Chartres Treaty

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The Treaty of Chartres of March 9, 1409 was supposed to bring about the reconciliation between Charles, Duke of Orléans and Johann Ohnefurcht , Duke of Burgundy .

The reason for the rift was the assassination of Duke Ludwig von Orléans on November 23, 1407, Karl's father, which Johann had caused fearlessly. This act triggered the civil war between the Armagnacs and Bourguignons , the outbreak of which this treaty was intended to prevent.

The negotiations were preceded the previous year by the murder trial in Paris and the death of Valentina Visconti , Ludwig's widow. In addition, the greats of the empire, for fear of Johann, have so far hesitated to openly support the young new duke.

The contract was drawn up by Jean de Montaigu . The most important of the 21 articles were:

  • the admission of the Duke of Burgundy that he had the Duke of Orléans murdered: "Par sa volonté et par ses ordres, pour le bien du royaume" - by his will and on his command, for the good of the kingdom - and
  • the apology towards the children of his victim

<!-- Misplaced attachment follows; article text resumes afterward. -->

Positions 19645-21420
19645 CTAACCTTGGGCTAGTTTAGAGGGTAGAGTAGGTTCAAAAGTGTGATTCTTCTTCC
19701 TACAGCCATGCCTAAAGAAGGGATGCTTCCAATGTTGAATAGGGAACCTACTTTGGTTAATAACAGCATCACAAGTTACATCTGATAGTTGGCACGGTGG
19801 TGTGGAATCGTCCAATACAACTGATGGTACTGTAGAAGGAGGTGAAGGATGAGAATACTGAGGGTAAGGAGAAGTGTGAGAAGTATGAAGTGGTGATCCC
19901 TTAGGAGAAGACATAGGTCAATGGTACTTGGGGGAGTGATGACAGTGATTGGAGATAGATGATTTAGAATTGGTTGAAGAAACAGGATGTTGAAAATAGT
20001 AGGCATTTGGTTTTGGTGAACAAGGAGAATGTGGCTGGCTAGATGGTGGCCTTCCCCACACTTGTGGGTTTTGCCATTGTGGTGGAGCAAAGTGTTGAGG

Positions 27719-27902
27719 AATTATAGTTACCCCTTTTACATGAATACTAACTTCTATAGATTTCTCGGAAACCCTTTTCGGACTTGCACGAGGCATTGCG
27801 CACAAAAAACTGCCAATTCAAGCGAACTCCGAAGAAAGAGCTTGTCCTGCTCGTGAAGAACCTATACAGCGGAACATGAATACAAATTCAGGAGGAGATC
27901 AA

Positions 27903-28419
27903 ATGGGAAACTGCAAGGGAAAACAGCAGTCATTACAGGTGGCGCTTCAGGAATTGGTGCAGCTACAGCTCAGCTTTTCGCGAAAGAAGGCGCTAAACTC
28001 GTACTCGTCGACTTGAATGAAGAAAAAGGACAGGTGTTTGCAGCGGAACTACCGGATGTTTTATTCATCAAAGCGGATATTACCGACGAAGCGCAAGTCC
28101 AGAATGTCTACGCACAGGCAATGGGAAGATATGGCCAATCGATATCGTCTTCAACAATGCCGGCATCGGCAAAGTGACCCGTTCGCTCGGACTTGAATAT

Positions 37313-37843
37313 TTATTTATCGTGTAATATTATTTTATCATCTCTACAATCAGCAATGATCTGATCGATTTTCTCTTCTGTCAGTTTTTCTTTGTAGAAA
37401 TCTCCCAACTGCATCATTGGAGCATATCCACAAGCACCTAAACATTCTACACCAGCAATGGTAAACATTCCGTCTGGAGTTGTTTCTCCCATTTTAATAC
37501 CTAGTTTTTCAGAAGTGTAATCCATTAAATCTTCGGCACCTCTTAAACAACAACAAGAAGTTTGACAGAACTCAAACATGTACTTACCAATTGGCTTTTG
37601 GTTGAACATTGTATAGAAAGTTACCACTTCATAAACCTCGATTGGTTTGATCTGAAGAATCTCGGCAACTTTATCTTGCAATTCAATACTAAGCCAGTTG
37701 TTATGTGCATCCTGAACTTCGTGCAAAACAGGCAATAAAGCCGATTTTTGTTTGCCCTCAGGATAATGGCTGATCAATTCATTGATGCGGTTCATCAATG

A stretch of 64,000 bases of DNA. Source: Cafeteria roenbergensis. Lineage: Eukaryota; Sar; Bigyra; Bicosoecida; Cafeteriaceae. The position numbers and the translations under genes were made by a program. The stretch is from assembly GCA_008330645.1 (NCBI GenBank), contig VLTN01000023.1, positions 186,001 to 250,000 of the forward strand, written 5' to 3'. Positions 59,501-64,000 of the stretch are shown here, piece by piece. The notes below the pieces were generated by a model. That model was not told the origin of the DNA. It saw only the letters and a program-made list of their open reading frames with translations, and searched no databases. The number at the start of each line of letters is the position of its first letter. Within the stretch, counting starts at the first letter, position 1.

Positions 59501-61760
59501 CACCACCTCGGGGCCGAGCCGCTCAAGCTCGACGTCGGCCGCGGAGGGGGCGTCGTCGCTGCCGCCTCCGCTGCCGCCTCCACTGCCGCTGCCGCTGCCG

In return, Ludwig's sons, 18-year-old Karl and 13-year-old Philippe, pledged to forgive John Fearless at the ceremony that took place in Chartres Cathedral and swore on the Bible to respect the signed contract. King Charles VI. again pardoned the Burgundy.

However, the treaty was not kept after a league against the Burgundians was formed in Gien at the wedding of Charles and a daughter of Count Bernard VII d'Armagnac on April 15, 1410 , the spokesman of which was the Count of Armagnac - which then resulted in dualism originated between Bourguignons and Armagnacs . Two more attempts were made to end the military conflict that broke out, on November 2, 1410 with the Treaty of Bicêtre and on August 22, 1412 with the Treaty of Auxerre , both of which had no effect.


  • Françoise Autrand: La folie du roi Charles VI.